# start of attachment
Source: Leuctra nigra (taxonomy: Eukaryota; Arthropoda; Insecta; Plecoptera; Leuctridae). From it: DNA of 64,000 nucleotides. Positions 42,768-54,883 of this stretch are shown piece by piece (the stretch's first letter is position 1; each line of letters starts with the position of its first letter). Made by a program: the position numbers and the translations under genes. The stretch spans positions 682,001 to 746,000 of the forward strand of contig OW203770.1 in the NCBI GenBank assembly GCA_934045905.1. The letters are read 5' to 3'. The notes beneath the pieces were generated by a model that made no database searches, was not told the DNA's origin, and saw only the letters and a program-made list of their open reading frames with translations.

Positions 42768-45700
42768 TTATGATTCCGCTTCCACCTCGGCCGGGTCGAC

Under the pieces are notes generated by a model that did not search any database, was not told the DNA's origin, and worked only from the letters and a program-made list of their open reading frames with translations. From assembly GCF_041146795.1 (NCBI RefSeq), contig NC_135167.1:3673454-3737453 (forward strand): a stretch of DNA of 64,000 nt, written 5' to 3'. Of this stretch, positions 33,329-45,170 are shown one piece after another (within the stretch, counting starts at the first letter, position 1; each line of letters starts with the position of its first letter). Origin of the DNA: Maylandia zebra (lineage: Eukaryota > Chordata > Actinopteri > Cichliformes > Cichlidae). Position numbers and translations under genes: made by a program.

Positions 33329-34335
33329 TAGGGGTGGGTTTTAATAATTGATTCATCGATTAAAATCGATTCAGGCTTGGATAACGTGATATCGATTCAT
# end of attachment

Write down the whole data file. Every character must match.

Source: Leuctra nigra (taxonomy: Eukaryota; Arthropoda; Insecta; Plecoptera; Leuctridae). From it: DNA of 64,000 nucleotides. Positions 42,768-54,883 of this stretch are shown piece by piece (the stretch's first letter is position 1; each line of letters starts with the position of its first letter). Made by a program: the position numbers and the translations under genes. The stretch spans positions 682,001 to 746,000 of the forward strand of contig OW203770.1 in the NCBI GenBank assembly GCA_934045905.1. The letters are read 5' to 3'. The notes beneath the pieces were generated by a model that made no database searches, was not told the DNA's origin, and saw only the letters and a program-made list of their open reading frames with translations.

Positions 42768-45700
42768 TTATGATTCCGCTTCCACCTCGGCCGGGTCGAC

Under the pieces are notes generated by a model that did not search any database, was not told the DNA's origin, and worked only from the letters and a program-made list of their open reading frames with translations. From assembly GCF_041146795.1 (NCBI RefSeq), contig NC_135167.1:3673454-3737453 (forward strand): a stretch of DNA of 64,000 nt, written 5' to 3'. Of this stretch, positions 33,329-45,170 are shown one piece after another (within the stretch, counting starts at the first letter, position 1; each line of letters starts with the position of its first letter). Origin of the DNA: Maylandia zebra (lineage: Eukaryota > Chordata > Actinopteri > Cichliformes > Cichlidae). Position numbers and translations under genes: made by a program.

Positions 33329-34335
33329 TAGGGGTGGGTTTTAATAATTGATTCATCGATTAAAATCGATTCAGGCTTGGATAACGTGATATCGATTCAT